In these cold, winter months, many of us want to stay indoors. In this week's. 'Issues of the Environment,' MaryCarol Hunter, Associate Professor of Natural Resources at the University of Michigan, tells WEMU's David Fair why an "outdoor pill" has demonstrable benefits.
* The mental health benefits of time in the outdoors is well documented, but although doctors sometimes prescribe time in nature, it was not clear what the minimal “outdoor pill” would need to be.
* New research conducted by MaryCarol Hunter at the University of Michigan finds that just ten minutes of exposure to nature, two to three times per week, produces positive mental health benefits. Participants reported having significantly less stress, an improved ability to focus, and an increased satisfaction with their mood and energy levels. Also, benefits were greater in residential landscapes or small parks.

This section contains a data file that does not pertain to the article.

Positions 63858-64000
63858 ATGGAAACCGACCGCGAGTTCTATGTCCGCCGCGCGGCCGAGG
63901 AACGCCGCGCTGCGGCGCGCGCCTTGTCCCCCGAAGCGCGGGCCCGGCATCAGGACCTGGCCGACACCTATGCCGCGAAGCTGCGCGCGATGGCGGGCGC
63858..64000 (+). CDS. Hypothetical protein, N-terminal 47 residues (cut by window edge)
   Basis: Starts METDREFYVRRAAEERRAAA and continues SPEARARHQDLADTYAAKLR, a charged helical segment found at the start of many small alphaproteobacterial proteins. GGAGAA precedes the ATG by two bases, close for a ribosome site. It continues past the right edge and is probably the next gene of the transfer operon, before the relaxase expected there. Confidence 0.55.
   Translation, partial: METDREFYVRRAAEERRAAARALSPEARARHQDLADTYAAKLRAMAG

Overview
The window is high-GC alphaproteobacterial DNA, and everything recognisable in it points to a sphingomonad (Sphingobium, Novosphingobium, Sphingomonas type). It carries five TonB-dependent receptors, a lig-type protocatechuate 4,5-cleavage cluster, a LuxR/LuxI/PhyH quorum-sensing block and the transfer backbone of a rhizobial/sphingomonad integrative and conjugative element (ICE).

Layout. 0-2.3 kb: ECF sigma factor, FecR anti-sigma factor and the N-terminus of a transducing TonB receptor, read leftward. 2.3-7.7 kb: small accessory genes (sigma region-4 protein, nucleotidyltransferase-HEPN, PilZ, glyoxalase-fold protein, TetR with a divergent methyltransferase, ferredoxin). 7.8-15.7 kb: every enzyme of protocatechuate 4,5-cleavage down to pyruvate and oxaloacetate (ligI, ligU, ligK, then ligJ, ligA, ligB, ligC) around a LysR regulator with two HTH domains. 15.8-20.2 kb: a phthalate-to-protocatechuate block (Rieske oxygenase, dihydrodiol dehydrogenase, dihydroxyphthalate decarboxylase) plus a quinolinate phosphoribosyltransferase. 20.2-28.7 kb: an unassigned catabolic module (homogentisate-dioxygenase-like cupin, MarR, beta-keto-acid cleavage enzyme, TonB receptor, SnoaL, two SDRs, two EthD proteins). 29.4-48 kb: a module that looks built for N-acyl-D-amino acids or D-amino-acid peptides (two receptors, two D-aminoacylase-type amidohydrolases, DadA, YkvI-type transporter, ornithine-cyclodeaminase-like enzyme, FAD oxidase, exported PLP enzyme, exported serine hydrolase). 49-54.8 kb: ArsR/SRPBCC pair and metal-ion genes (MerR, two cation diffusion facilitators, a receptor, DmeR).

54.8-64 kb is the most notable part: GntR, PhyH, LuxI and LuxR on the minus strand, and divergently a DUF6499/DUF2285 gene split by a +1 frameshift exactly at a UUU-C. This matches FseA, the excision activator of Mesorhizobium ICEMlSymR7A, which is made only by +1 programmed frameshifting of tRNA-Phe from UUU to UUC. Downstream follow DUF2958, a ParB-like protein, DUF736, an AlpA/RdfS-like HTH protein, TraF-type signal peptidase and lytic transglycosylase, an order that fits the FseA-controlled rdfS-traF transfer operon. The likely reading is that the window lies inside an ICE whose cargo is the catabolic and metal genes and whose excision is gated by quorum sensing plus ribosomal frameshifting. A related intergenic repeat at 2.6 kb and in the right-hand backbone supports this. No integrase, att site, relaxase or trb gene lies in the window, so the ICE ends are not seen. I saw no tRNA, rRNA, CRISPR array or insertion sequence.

* MaryCarol’s research could impact city design, as her findings suggest it is important to incorporate open spaces and small parks in dense city settings to offset possible negative health impacts or reduced productivity in dense, tight urban landscapes.* MaryCarol Hunter is an Associate Professor in the University of Michigan School of Natural Resources.
New research on time outdoors
Intuitively, people know nature is good for them, and research backs that up. But what dosage is needed? Recent studies have explored the duration and frequency of time spent in nature that are necessary to yield health benefits. This research, funded by the TKF Foundation, shows that just 10 minutes…
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